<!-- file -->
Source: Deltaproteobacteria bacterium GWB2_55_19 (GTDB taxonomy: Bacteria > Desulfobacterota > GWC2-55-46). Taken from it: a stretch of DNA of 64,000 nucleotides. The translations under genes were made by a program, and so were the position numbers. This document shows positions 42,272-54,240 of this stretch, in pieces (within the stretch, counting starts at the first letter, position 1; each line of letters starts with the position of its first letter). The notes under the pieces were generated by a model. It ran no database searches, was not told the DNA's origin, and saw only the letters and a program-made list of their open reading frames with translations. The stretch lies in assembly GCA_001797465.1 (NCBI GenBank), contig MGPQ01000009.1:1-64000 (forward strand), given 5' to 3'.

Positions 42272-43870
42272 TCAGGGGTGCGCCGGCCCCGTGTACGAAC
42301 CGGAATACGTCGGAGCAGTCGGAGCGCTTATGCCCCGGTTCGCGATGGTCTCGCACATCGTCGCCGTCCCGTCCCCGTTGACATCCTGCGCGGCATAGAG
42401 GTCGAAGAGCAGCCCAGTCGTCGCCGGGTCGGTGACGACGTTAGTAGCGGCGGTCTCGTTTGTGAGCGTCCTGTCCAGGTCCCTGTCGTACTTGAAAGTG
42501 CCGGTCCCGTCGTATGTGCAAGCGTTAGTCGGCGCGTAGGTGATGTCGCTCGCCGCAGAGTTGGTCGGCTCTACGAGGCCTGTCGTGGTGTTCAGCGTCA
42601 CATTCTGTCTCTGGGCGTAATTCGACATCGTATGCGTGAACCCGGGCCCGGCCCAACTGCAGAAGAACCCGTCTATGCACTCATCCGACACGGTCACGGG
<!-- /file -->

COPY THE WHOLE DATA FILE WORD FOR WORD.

Source: Deltaproteobacteria bacterium GWB2_55_19 (GTDB taxonomy: Bacteria > Desulfobacterota > GWC2-55-46). Taken from it: a stretch of DNA of 64,000 nucleotides. The translations under genes were made by a program, and so were the position numbers. This document shows positions 42,272-54,240 of this stretch, in pieces (within the stretch, counting starts at the first letter, position 1; each line of letters starts with the position of its first letter). The notes under the pieces were generated by a model. It ran no database searches, was not told the DNA's origin, and saw only the letters and a program-made list of their open reading frames with translations. The stretch lies in assembly GCA_001797465.1 (NCBI GenBank), contig MGPQ01000009.1:1-64000 (forward strand), given 5' to 3'.

Positions 42272-43870
42272 TCAGGGGTGCGCCGGCCCCGTGTACGAAC
42301 CGGAATACGTCGGAGCAGTCGGAGCGCTTATGCCCCGGTTCGCGATGGTCTCGCACATCGTCGCCGTCCCGTCCCCGTTGACATCCTGCGCGGCATAGAG
42401 GTCGAAGAGCAGCCCAGTCGTCGCCGGGTCGGTGACGACGTTAGTAGCGGCGGTCTCGTTTGTGAGCGTCCTGTCCAGGTCCCTGTCGTACTTGAAAGTG
42501 CCGGTCCCGTCGTATGTGCAAGCGTTAGTCGGCGCGTAGGTGATGTCGCTCGCCGCAGAGTTGGTCGGCTCTACGAGGCCTGTCGTGGTGTTCAGCGTCA
42601 CATTCTGTCTCTGGGCGTAATTCGACATCGTATGCGTGAACCCGGGCCCGGCCCAACTGCAGAAGAACCCGTCTATGCACTCATCCGACACGGTCACGGG